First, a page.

Mexico City is built on top of the Aztec capital, Tenochtitlan. In the South East corner of the Zocalo is the spot where Hernan Cortes is said to have met Moctezuma, the Aztec emperor, in 1519. After the Spaniards conquered the Aztecs, Cortes had the colonial town plan traced according to Spanish tradition, with the square at the heart of the city, surrounded by buildings which represent the colonial powers: the church and the government.
The official name of this square is the Plaza de la Constitucion, but it’s commonly called the Zocalo.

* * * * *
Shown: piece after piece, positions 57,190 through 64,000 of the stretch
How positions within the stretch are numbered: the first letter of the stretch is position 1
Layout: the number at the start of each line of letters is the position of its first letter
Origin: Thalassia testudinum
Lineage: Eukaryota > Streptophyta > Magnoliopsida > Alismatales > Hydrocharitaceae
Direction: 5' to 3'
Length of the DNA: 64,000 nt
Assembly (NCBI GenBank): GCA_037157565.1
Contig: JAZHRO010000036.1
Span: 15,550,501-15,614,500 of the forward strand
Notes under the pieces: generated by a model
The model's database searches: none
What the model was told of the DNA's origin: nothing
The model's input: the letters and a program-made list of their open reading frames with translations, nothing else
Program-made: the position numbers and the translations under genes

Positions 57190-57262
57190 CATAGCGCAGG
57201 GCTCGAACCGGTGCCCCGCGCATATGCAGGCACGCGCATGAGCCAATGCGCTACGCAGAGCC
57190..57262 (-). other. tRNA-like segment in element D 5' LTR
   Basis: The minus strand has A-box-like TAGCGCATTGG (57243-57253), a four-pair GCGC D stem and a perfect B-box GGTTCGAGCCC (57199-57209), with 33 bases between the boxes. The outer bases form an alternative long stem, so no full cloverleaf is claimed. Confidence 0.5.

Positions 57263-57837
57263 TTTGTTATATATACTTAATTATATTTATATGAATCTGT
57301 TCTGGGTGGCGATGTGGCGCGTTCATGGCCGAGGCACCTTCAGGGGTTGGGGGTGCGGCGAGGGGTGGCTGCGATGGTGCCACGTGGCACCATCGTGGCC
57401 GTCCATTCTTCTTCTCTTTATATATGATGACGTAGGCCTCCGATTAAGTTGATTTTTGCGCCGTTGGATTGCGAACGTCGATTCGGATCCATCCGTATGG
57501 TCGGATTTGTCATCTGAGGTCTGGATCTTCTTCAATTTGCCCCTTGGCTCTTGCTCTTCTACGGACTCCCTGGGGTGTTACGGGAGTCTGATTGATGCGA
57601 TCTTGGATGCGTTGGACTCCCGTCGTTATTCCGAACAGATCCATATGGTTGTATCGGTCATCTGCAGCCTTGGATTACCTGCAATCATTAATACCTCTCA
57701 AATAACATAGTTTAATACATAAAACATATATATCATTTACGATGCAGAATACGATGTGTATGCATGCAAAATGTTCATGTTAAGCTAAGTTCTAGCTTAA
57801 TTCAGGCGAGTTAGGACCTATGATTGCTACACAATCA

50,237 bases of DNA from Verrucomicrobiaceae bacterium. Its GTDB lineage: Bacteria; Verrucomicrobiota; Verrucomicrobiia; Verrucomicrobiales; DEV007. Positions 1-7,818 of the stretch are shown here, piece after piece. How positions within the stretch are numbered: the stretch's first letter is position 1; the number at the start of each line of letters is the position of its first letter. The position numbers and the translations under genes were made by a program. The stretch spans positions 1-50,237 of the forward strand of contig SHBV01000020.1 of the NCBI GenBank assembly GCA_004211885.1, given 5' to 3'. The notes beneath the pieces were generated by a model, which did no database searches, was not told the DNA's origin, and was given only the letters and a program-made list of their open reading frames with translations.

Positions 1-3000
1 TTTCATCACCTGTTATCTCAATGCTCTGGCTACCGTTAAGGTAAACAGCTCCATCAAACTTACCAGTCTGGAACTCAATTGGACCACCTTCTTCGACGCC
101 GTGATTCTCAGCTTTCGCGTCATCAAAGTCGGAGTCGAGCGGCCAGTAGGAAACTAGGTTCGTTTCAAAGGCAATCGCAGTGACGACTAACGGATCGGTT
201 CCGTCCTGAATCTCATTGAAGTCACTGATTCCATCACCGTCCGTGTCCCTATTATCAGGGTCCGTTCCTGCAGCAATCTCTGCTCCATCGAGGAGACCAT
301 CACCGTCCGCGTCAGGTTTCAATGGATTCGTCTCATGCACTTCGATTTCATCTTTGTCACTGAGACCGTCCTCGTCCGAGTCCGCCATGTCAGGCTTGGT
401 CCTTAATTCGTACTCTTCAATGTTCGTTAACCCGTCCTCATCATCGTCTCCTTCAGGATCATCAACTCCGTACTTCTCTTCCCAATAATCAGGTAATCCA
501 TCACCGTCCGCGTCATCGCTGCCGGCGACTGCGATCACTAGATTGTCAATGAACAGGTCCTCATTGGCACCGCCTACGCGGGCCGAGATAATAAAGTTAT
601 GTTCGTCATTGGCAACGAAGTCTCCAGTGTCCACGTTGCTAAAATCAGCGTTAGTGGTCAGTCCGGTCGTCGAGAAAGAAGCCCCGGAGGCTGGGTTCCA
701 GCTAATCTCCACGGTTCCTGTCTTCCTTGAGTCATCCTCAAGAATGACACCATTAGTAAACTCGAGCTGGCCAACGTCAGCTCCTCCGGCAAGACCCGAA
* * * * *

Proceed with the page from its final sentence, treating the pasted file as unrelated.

This Zocalo is one of the largest public squares in the world, at 830 x 500 feet.
It is an important gathering place, used for festivals, cultural events, and demonstrations.
The Zocalo has gone through many incarnations. Now it is a large, paved space with only a huge Mexican flag in the center.
Zocalo means pedestal, or stand. In the 1800s a pedestal was set up in the center of the square for a monument to commemorate Mexican independence. The statue was never put in place and people began to refer to the square itself as the Zocalo. Now in many towns in Mexico, the main square is called the Zocalo.